American Chemical Society
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Stable Paramagnetic Half-Sandwich Mo(V) and W(V) Polyhydride Complexes. Structural, Spectroscopic, Electrochemical, Theoretical, and Decomposition Mechanism Studies of [Cp*MH3(dppe)]+ (M = Mo, W)

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posted on 1999-02-26, 00:00 authored by Brett Pleune, Dolores Morales, Rita Meunier-Prest, Philippe Richard, Edmond Collange, James C. Fettinger, Rinaldo Poli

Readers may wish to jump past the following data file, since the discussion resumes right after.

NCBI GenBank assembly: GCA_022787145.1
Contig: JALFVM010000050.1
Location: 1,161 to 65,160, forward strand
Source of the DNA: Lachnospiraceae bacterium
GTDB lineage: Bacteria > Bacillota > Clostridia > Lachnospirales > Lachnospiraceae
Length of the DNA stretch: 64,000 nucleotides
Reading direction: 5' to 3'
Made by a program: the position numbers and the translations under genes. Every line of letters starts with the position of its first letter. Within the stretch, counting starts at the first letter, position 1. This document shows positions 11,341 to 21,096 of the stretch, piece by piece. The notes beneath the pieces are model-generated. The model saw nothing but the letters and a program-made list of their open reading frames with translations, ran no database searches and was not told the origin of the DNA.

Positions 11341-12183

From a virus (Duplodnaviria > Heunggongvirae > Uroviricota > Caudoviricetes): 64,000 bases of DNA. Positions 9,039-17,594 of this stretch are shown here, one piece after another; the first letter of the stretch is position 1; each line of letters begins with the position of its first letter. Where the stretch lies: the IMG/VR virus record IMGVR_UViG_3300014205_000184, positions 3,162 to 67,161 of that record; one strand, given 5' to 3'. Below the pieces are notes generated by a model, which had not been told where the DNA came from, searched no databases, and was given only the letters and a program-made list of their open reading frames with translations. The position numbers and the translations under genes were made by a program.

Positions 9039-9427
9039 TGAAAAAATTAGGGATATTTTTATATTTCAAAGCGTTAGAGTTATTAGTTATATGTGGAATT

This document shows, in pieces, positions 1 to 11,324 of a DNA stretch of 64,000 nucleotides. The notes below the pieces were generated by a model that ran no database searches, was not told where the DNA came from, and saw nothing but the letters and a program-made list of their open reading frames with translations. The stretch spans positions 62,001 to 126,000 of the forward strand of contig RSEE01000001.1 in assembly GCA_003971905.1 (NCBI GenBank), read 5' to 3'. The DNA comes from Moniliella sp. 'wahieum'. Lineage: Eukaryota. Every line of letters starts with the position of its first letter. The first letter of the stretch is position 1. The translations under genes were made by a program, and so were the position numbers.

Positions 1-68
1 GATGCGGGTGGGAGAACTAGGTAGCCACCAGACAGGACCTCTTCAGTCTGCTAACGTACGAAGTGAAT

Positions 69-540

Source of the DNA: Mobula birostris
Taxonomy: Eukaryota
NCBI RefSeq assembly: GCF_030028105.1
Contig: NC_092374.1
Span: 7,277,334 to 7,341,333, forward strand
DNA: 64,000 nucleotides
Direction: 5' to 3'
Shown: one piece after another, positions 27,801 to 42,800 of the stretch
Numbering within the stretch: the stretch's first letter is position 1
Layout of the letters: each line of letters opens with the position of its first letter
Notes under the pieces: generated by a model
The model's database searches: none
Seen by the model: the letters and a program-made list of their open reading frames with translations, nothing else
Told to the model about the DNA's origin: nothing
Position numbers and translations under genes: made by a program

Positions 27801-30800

Compounds Cp*MH3(dppe) (M = Mo, 1; W, 2) are oxidized chemically and electrochemically to the corresponding 17-electron cations 1+ and 2+. Analogous oxidations of 1-d3 and 2-d3 provide 1+-d3 and 2+-d3, respectively. Complex 2+ is stable in CH2Cl2, THF, and MeCN at room temperature. A single-crystal X-ray analysis of the PF6- salt of 2+ shows a geometry for the cation which is intermediate between octahedral and trigonal prismatic, which is reproduced by geometry optimization of the [CpWH3(PH2CH2CH2PH2)]+ model at the B3LYP/LANL2DZ level. Identical calculations on the neutral analogue also reproduce the previously reported trigonal prismatic structure for 1. A blue shift in the M−H stretching vibrations upon oxidation for both Mo and W compounds indicates that a M−H bond strengthening accompanies the oxidation process. The DFT calculations (M−H bond lengths, BDE, and stretching frequencies) are in good agreement with the experimental results. Complex 1+ decomposes in solution at room temperature by one or more of three different mechanisms depending on conditions:  H2 reductive elimination, solvent-assisted disproportionation, or deprotonation. In THF or CH2Cl2, a reductive elimination of H2 affords the stable paramagnetic monohydride Cp*MoH(dppe)PF6 (3), which adds a molecule of solvent in CH2Cl2, THF, and MeCN. EPR studies show that the CH2Cl2 molecule coordinates in a bidentate mode to afford a 19-electron configuration. A solvent dependence of the decomposition rate [k(CH2Cl2) ≈ 7.8k(THF) at 0 °C] and an inverse isotope effect [kH/kD = 0.50(3) in CH2Cl2 at 0 °C] indicate the nature of 1+ as a classical trihydride and suggest a decomposition mechanism which involves equilibrium conversion to a nonclassical intermediate followed by a rate-determining associative exchange of H2 with a solvent molecule. In MeCN at 20 °C, a solvent-assisted disproportionation (rate = kdisp[1+]2, kdisp = 3.98(9) × 103 s-1 M-1) and a deprotonation by residual unoxidized 1 (rate = kdeprot[1+][1], kdeprot = 2.8(2) × 102 s-1 M-1) take place competitively, as shown by detailed cyclic voltammetric and thin-layer cyclic voltammetric studies. The stoichiometric chemical oxidation of 1 in MeCN leads to a mixture of [Cp*MoH2(dppe)(MeCN)]+ and [Cp*MoH(dppe)(MeCN)2]2+ by the disproportionation mechanism.